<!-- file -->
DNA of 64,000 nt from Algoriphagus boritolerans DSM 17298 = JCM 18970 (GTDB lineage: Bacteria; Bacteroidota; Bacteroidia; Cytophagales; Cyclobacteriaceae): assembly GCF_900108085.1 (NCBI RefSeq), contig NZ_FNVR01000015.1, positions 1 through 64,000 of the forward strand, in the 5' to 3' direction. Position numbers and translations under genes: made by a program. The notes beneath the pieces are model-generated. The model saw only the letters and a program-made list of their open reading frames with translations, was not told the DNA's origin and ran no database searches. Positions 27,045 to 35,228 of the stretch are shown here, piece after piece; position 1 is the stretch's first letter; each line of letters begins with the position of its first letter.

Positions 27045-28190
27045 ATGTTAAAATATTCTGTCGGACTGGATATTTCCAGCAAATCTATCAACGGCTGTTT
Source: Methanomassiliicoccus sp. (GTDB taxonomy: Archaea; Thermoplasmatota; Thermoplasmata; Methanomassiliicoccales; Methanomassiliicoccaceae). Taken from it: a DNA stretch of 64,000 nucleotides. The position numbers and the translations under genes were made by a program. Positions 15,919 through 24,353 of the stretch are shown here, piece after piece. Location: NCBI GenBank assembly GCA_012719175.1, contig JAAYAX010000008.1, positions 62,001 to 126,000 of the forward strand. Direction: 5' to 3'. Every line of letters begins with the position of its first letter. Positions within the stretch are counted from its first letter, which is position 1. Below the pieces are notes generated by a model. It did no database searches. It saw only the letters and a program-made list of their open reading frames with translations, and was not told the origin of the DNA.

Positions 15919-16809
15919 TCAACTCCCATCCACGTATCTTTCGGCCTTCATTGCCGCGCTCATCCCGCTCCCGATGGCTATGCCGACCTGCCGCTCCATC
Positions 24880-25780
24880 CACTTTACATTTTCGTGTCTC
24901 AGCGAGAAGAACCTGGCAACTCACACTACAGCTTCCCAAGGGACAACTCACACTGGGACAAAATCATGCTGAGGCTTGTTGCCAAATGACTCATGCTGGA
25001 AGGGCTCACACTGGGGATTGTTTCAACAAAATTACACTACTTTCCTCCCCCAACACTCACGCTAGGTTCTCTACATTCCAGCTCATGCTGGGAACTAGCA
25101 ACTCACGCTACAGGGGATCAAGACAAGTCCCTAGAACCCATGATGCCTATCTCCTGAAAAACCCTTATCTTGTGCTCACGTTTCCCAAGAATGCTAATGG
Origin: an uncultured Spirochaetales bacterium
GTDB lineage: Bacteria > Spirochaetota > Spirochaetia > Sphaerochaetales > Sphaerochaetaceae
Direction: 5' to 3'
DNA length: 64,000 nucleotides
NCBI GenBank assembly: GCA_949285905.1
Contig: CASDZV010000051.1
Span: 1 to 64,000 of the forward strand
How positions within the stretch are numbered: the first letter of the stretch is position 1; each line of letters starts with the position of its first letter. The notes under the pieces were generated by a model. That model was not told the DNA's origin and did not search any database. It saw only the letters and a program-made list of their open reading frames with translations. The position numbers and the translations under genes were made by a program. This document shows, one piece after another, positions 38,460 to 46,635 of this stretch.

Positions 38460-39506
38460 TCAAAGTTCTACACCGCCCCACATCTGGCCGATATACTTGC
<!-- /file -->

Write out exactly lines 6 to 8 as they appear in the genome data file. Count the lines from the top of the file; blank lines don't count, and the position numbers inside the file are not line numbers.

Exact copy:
15919 TCAACTCCCATCCACGTATCTTTCGGCCTTCATTGCCGCGCTCATCCCGCTCCCGATGGCTATGCCGACCTGCCGCTCCATC
Positions 24880-25780
24880 CACTTTACATTTTCGTGTCTC